In December 2020, Amazon Flex driver Drickey Jackson filed a complaint against Amazon accusing the company of invasion of privacy under the California Constitution and violation of the federal Wiretap Act. The lawsuit seeks to include any Flex drivers whose social media activity was monitored in a manner similar to Jackson’s. The complaint alleges that the e-commerce giant used an “Orwellian-sounding” and “sophisticated and secret program” to monitor closed Facebook groups managed by Flex drivers. In these groups, drivers would discuss working conditions, unionization, and strikes. Jackson accused Amazon of hiring “intelligence-gathering experts” to monitor drivers’ social media, allowing the company to anticipate planned protests and strikes. According to a recent Law360 article, “The original filing included screenshots of the monitoring program, including a login page to Amazon’s disputed Social Media Bank, which said, ‘Most of the Post/Comment screenshots within the site are from closed Facebook groups. It will have detrimental effect if it falls within the reach of any of our Delivery partners.’”
Amazon’s Response to Flex Driver Lawsuit
The next month, Amazon claimed that Jackson was obliged to arbitration outside of court on the basis that he agreed to Amazon’s 2016 terms of service. In his filing, Jackson responded by saying, “This case concerns the monitoring of posts made by Plaintiff in his private time, in a private Facebook group, as a private citizen,” claiming that his employment contract with Amazon did not apply to this type of privacy dispute. U.S. District Judge William Q. Hayes agreed with Jackson in September 2021, prompting Amazon to appeal this decision to the Ninth Circuit.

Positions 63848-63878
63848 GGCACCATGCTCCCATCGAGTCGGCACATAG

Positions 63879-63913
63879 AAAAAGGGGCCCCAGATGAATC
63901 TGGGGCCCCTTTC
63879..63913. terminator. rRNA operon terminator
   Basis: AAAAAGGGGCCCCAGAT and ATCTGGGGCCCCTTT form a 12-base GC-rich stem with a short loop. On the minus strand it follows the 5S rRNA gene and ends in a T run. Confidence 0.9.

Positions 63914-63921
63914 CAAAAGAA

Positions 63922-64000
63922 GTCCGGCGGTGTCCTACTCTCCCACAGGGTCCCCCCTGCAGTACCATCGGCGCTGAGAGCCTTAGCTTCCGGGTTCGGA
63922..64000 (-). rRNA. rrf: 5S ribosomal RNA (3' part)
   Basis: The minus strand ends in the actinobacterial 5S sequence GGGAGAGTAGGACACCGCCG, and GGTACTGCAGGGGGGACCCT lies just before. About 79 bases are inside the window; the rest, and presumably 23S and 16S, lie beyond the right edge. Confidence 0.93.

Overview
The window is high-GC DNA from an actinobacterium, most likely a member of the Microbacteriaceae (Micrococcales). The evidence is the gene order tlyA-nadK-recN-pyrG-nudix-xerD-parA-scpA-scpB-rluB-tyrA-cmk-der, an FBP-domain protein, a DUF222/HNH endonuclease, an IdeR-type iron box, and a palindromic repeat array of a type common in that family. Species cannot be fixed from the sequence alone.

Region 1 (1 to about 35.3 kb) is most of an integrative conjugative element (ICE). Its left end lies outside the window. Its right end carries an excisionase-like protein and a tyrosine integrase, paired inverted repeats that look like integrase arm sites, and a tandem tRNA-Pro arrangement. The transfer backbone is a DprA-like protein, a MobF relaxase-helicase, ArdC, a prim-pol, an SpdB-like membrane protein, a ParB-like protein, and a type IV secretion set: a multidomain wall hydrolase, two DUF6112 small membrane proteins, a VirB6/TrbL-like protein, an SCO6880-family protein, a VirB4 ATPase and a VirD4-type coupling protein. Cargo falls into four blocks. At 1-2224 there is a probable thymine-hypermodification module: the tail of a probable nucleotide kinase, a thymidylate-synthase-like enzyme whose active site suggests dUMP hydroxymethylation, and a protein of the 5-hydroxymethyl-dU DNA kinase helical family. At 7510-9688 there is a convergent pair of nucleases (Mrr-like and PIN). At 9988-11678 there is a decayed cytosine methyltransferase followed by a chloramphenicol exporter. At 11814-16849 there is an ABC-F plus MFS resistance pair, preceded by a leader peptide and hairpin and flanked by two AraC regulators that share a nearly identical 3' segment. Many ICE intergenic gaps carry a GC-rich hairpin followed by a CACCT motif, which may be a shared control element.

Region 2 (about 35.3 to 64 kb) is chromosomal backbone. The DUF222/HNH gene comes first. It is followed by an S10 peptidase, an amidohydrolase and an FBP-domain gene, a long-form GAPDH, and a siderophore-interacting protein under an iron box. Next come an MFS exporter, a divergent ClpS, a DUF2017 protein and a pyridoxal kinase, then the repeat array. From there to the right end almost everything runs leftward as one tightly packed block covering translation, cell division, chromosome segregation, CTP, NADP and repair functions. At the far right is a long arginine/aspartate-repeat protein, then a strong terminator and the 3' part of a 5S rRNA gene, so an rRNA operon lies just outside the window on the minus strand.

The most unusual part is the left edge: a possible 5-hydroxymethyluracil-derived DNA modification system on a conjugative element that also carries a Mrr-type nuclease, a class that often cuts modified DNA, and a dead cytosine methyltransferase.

Judge Agrees to Stay the Case
According to the Law360 article, “Amazon argued that there was a ‘dearth’ of Ninth Circuit authority on the arbitration issues presented by its appeal and that not staying the dispute would cause the company ‘to lose the well-recognized benefits that individual arbitration offers’ if the Ninth Circuit were to overturn the district court’s decision.” In late November 2021, Judge Hayes agreed to stay on the proposed class action case. He cited the lack of similar cases applying relevant California law and the harm that would be done to Amazon if the company was forced to continue defending against a proposed class action that could very well end in individual arbitration. In his ruling, Judge Hayes also added that a stay would “serve the public interest” by promoting “strong federal policy encouraging arbitration as a prompt, economical and adequate method of dispute resolution for those who agree to it.” The case is currently on hold.
Seek Legal Assistance Today
If you believe your privacy rights have been violated or if you have questions about your employment contract, seek legal assistance from the Law Office of Christopher Q. Davis, located in New York City and Livingston, NJ. Contact us today at (646) 430-7930 to schedule a free case evaluation and receive experienced legal counsel.
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